A Visit to Upper Canada Village | Grapevine Magazine
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Step Back to 1860s Rural Ontario...
A Visit to Upper Canada Village

by Sharon Harrison

Upon entering the grounds of Upper Canada Village near Morrisburg, it is immediately apparent the place is a little different to most other communities.  There is peacefulness in the air; the soft chirping of the birds can be heard above the din as hoards of excited school children gather nearby.  There is activity as village folk toil, and yet the pace of life is different and the busyness doesn’t feel rushed.  As leafy trees sway in the breeze of a different time, there is tranquility and an unusual charm about the place.  Welcome to the year 1866. 

No time machine is required as you step back to 1860s rural Ontario.  The unique village setting is an extraordinary accomplishment, and brings together a group of authentically-historic buildings making up the working village.  Run by The St. Lawrence Parks Commission, the village, nestled on the banks of the St. Lawrence River, was formed in 1961.  The village was created using many of the heritage buildings, moved here several years earlier, and saved from flooding during construction of the St. Lawrence Seaway.  The Seaway project saw a number of small riverside communities and villages disappear as a result of the massive engineering undertaking—those villages are now known as the Lost Villages. 

The scene may be a man-made, created history, but the forty-plus historic structures form a very accurate portrayal of life in the 1860s.  The many buildings on site—many functioning just as they would have in the 1860s—are solidly rustic in their construction and include a chapel, a tavern and livery, two farms and two mills.  There is a doctor’s house, the Masonic lodge, a church, a hotel and a general store.  The skilled craftspeople include a broommaker, a dressmaker and a shoemaker.  The village offers an insight into a time many have never before experienced: this little slice of local history is show-and-tell meets time travel meets historical interpretation.

The aroma of freshly-baked bread emanates from the red-frame building; the distinctive homely fragrance wafts through the village on a daily basis.  Baked in a traditional brick oven, the bread is made from flour ground in the flour mill.  Would you like some cheese to go with the bread?  Visit the cheese factory to see how cheese was made in the 19th century using methods and equipment of the time.  The embers at the blacksmith’s workshop are always glowing red hot.  Visit the forge to watch the blacksmith as he creates metalwork—from horseshoes to weathervanes to hinges.  Interested in knowing how the weekly newspaper was put together back in the 1860s?  The printing office will show how the typesetters individually placed the lead letters to create the text of the newspaper.  If you are fascinated to know how an oil lamp or a pail is made, drop by the tinsmith and he will show you how.

Everything from the garb of the villagers, to the contents of the homes and stores, to the many tools and equipment of the trades, is an accurate representation of mid-19th century rural Ontario.  From the method of bread making, to the wood planing in the saw mill, to the way the farmer works his oxen in the field, all are true to the period.  Many of the custodians of the stores and trades will indulge the visitor: the act, customs and language of the costumed interpreters unmistakably reminiscent of the time.  From the horse and buggy gently clip-clopping along the dirt path, to the horses grazing in an adjacent field, it is as if the occupants know they exist in a different time.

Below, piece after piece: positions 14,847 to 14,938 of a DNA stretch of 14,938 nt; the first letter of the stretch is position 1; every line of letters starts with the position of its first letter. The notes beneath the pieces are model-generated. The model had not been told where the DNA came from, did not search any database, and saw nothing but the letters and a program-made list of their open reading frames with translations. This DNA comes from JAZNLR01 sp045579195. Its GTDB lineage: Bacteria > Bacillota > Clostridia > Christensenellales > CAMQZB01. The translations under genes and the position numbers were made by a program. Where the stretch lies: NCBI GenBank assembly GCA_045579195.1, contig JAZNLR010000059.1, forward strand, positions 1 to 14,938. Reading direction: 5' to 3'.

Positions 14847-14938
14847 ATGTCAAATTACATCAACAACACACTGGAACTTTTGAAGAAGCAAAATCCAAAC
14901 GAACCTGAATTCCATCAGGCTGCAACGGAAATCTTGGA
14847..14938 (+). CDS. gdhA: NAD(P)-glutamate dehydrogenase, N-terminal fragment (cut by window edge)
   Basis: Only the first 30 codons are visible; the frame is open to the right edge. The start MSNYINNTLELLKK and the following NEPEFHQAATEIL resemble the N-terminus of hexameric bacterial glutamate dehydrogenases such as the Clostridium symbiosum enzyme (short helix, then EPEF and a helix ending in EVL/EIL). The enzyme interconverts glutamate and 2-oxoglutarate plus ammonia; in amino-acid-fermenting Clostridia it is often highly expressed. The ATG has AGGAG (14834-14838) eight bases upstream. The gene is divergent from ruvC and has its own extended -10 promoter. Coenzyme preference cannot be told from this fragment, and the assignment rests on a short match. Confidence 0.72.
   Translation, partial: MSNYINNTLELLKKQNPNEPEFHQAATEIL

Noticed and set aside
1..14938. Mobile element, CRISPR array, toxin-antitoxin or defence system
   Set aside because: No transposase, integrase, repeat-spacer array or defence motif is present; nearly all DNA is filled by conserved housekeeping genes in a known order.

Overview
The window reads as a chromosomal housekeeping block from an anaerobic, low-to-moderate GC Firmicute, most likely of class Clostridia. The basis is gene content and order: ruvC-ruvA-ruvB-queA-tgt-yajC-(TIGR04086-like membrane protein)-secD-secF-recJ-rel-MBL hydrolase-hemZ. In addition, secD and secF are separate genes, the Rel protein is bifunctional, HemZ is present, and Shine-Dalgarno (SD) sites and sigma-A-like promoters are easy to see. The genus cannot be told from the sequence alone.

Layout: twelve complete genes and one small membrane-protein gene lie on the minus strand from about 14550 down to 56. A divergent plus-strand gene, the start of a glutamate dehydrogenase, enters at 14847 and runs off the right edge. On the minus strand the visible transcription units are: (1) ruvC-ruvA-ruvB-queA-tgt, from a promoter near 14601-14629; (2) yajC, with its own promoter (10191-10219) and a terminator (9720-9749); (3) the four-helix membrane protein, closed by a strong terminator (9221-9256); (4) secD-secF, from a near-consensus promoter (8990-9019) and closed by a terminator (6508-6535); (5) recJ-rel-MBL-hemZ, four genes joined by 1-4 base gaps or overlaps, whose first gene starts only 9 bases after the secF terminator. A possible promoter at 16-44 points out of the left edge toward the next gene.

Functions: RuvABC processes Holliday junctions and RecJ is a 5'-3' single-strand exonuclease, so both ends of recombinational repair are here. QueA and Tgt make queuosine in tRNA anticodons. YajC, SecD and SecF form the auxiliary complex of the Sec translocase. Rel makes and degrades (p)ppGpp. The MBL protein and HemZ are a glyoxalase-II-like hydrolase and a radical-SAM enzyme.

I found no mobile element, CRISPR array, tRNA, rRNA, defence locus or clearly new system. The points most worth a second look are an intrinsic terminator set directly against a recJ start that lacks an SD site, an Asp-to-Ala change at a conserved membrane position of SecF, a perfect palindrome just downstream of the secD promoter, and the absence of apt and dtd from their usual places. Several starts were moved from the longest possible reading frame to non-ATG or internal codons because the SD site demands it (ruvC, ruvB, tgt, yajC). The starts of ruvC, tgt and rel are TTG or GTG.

While the experience does include static exhibits, most of the set up is real life, with hands-on, interactive and functioning operations.  The dedicated staff and volunteers form an integral part of the village atmosphere, proudly showcasing their special village and ensuring visitors leave feeling enthralled by the day’s adventures. Upper Canada Village provides not just an educational experience, but allows a glimpse of what life may have been like for our ancestors.  There is a feeling of curiosity and a touch of nostalgia for a simpler time.  You can take a trip on the miniature train as it travels along the river.  The Moccasin is a scaled replica of an 1860s locomotive: red, grey and black with shiny chrome gleaming in the summer sunshine.  For something a little different, take a trip on the horse drawn tow scow: the large, flat-hulled barge is pulled along the canal bank by a horse. 

While regular programming runs through to mid-September, Upper Canada Village offers many special events throughout its season including a haunted walk tour and a civil war re-enactment.  Don’t forget the unique Pumpkinferno in October, and completing the year, the ever-popular Alight At Night.  A very unique and exciting attraction, Upper Canada Village is one of the largest living-history sites in Canada.  The enchantment will delight every member of the family as it offers a genuine insight into the fascinating world of daily working life 150 years ago. 

www.uppercanadavillage.com  I  1-800-437-2233



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